Automatic detection of anchor points for multiple sequence alignment
1 Partner Institute for Computational Biology, CAS-MPG, 320 Yue Yang Rd, 200031 Shanghai, China
2 Laboratoire Statistique et Génome (LSG), CNRS UMR 8071, INRA 1152, Université d'Evry, Tour Evry2, Place des Terrasses, 91034 Evry Cedex, France
3 Georg-August-Universität, Institut für Mikrobiologie und Genetik, Goldschmidtstraße 1, 37077 Göttingen, Germany
BMC Bioinformatics 2010, 11:445 doi:10.1186/1471-2105-11-445Published: 2 September 2010
Determining beforehand specific positions to align (anchor points) has proved valuable for the accuracy of automated multiple sequence alignment (MSA) software. This feature can be used manually to include biological expertise, or automatically, usually by pairwise similarity searches. Multiple local similarities are be expected to be more adequate, as more biologically relevant. However, even good multiple local similarities can prove incompatible with the ordering of an alignment.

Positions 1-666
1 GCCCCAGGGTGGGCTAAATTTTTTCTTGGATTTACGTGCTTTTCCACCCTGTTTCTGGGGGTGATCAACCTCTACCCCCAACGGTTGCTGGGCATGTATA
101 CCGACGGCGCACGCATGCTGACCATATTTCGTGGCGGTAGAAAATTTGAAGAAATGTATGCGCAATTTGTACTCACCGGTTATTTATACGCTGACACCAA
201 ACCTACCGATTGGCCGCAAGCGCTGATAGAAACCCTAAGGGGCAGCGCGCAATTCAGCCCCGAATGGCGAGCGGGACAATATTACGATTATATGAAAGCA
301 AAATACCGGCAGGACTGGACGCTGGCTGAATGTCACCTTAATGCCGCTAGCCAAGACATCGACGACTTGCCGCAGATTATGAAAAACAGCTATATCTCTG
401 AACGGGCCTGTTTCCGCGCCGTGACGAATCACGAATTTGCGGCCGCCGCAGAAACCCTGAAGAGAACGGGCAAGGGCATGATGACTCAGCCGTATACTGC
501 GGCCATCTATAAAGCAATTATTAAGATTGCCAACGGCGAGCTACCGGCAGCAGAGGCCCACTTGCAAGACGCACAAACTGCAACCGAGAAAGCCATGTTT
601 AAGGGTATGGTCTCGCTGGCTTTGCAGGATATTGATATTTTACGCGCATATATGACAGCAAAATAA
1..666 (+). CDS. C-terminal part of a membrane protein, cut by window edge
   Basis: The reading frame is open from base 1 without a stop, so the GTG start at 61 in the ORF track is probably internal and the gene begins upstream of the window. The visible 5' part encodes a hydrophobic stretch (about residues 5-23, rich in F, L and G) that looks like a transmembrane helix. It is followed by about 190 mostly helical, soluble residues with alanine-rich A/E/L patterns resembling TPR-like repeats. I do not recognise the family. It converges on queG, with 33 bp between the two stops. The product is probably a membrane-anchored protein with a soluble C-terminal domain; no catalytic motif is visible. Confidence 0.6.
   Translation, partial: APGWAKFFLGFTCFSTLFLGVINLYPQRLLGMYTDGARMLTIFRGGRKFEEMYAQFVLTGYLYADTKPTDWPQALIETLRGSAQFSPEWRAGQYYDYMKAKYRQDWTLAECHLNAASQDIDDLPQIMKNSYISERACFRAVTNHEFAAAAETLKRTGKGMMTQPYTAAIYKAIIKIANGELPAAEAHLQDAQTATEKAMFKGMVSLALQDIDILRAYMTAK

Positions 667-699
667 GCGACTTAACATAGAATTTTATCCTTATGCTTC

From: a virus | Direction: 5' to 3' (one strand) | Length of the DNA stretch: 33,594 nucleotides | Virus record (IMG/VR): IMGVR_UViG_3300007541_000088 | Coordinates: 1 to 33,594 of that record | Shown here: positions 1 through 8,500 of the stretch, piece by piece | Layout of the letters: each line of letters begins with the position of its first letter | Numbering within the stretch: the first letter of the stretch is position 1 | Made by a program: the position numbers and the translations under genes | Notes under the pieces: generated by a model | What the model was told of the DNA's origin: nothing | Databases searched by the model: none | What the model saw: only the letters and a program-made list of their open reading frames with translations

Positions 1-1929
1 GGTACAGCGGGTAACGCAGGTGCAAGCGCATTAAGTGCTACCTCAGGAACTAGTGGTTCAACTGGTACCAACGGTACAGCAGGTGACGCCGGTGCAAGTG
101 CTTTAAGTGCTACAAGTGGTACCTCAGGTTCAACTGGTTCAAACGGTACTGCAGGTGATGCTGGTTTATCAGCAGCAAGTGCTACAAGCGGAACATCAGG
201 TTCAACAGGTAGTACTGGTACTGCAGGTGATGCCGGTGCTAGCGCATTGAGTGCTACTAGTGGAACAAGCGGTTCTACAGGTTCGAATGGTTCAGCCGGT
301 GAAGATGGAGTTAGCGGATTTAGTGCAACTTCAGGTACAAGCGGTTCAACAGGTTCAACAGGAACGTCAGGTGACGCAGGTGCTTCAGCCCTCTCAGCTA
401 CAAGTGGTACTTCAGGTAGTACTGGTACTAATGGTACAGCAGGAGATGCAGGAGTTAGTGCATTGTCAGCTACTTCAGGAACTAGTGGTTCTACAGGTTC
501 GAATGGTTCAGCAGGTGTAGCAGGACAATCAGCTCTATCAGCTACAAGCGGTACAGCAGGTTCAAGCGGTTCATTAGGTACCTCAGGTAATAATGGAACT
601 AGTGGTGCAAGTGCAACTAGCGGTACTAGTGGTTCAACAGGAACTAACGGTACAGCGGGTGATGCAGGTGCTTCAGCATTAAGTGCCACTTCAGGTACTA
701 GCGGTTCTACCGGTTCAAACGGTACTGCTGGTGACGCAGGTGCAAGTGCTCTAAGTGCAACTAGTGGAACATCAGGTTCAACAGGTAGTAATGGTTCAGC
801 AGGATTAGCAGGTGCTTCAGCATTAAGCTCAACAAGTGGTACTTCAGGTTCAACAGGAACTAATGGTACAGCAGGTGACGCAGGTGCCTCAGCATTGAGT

We use a recently developed algorithm to detect multiple local similarities, which returns subsets of positions in the sequences sharing similar contexts of appearence. In this paper, we describe first how to get, with the help of this method, subsets of positions that could form partial columns in an alignment. We introduce next a graph-theoretic algorithm to detect (and remove) positions in the partial columns that are inconsistent with a multiple alignment. Partial columns can be used, for the time being, as guide only by a few MSA programs: ClustalW 2.0, DIALIGN 2 and T-Coffee. We perform tests on the effect of introducing these columns on the popular benchmark BAliBASE 3.
We show that the inclusion of our partial alignment columns, as anchor points, improve on the whole the accuracy of the aligner ClustalW on the benchmark BAliBASE 3.